In a move designed to appease pro-union progressives and strike a blow against Amazon, the National Labor Relations Board's general counsel will ask the board to strip companies of certain free speech rights, which would overturn more than seven decades of legal precedent.
In a memo sent last week, NLRB general counsel Jennifer Abruzzo declared her intention to ask the board to reconsider an employer's right to hold "captive audience" meetings, mandatory meetings that companies sometimes use to argue against worker efforts to form a union. Progressives argue that requiring employees to listen to anti-union rhetoric while at work is a coercive and unlawful practice, while their opponents say companies have a recognized and statutorily protected First Amendment right to express their opposition to unionization.
Abruzzo's memo makes the progressive argument. She wrote to NLRB field offices across the country on April 7 that captive audience meetings "inherently involve an unlawful threat that employees will be disciplined or suffer other reprisals if they exercise their protected right not to listen to such speech.” She claims that NLRB case precedent — settled law — was wrongly decided and that the board should "reconsider such precedent and find mandatory meetings of this sort unlawful."
The specific case Abruzzo refers to is the NLRB's 1948 decision in Babcock & Wilcox, where the Board concluded that companies could compel employees to attend anti-union meetings without violating the National Labor Relations Act. That decision was based on part of the law that says, "The expressing of any views, argument, or opinion, or the dissemination thereof ... shall not constitute or be evidence of an unfair labor practice."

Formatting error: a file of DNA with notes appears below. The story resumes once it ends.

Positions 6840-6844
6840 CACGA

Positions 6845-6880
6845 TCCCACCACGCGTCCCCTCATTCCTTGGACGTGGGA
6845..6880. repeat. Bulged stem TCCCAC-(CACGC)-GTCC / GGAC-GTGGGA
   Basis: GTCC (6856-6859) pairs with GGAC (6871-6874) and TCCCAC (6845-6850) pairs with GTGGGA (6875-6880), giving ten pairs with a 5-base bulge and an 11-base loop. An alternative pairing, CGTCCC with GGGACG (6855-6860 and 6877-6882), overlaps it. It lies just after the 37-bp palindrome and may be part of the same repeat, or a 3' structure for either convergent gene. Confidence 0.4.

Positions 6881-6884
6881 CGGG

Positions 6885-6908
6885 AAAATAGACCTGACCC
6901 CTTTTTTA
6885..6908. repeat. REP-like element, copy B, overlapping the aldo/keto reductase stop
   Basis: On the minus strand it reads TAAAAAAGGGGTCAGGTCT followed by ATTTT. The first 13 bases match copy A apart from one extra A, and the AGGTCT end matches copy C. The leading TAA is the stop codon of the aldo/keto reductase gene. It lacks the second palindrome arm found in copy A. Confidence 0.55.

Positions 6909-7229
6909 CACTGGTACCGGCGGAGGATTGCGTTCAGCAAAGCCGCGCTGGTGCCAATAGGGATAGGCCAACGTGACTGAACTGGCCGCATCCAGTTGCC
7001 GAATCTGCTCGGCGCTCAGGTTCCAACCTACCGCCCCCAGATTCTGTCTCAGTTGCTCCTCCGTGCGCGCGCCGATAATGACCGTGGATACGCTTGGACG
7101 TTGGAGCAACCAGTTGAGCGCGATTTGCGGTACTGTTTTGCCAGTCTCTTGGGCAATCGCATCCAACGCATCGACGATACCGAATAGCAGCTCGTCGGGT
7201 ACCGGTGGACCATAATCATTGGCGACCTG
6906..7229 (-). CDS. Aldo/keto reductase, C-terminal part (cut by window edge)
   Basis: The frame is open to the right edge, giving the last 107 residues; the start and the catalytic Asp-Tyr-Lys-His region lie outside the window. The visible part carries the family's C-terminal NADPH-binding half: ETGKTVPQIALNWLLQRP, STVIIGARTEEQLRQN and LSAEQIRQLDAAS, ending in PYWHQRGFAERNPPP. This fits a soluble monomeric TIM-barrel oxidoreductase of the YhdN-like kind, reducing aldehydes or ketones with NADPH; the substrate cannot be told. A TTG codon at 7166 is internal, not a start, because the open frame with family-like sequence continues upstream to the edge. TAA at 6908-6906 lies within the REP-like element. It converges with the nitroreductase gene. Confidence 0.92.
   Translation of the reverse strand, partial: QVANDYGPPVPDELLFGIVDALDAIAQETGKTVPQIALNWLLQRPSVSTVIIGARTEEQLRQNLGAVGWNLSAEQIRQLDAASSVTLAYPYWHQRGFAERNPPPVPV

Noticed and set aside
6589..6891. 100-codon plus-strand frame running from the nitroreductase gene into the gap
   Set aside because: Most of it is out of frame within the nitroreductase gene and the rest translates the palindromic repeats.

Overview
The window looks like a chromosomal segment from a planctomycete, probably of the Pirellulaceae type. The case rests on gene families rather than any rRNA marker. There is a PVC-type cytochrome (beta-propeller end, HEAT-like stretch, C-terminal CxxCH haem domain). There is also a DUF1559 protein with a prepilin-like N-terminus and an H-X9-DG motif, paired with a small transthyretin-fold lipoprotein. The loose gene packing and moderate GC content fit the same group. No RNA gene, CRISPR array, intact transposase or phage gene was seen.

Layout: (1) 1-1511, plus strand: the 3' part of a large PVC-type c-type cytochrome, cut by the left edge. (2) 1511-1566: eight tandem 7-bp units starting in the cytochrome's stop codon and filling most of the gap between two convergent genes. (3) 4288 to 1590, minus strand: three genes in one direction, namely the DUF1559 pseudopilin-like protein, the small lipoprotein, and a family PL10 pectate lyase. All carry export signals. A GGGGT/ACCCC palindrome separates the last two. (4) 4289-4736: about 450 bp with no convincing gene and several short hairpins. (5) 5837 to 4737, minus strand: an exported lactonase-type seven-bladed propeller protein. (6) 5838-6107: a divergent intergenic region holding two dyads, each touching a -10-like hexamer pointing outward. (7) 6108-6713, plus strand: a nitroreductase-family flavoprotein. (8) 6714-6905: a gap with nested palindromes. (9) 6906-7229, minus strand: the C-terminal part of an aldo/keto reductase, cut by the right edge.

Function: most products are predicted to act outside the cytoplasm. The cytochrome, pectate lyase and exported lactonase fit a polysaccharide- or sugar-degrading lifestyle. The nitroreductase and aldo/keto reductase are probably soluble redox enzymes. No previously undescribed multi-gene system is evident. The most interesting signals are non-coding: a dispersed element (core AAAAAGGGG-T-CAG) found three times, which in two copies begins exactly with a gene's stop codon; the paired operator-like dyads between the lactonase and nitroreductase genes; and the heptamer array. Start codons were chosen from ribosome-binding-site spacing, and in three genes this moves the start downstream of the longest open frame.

Abruzzo argues the Board's decision 74 years ago is "inconsistent" with labor law.
“This license to coerce is an anomaly in labor law, inconsistent with the Act’s protection of employees’ free choice. It is based on a fundamental misunderstanding of employers’ speech rights,” she wrote in the memo. “I believe that the NLRB case precedent, which has tolerated such meetings, is at odds with fundamental labor-law principles, our statutory language, and our Congressional mandate. Because of this, I plan to urge the Board to reconsider such precedent and find mandatory meetings of this sort unlawful.”
Progressive attacks on captive audience meetings have become something of a cause célèbre during the labor dispute at Amazon. As Amazon warehouse employees in Bessemer, Alabama, and New York City have tried to unionize, the company has held meetings to dissuade them. The New York Times reported in March that Amazon has held "hundred of meetings with workers to discourage them from supporting a union."
Union supporters say they want to improve health and safety conditions at Amazon warehouses and receive better pay and treatment from management. They've accused Amazon of misrepresenting the benefits of unionization at these mandatory meetings and filed complaints with the NLRB accusing the company of trying to coerce workers against unionization.
Abruzzo's memo, however, has been criticized for attempting to rewrite settled law on this question without input from Congress. The Wall Street Journal editorial board wrote in an editorial that the general counsel's memo "is a thumb in the eye of Congress and the Constitution."
"Companies can clearly require employees to attend meetings — say, to discuss productions goals or workplace morale. Banning any mention of unionization at a meeting, or its impact on company performance, is blatant speech regulation. Congress has been aware of the Babcock & Wilcox decision for decades and has never overruled it," the Journal's editorial board argued.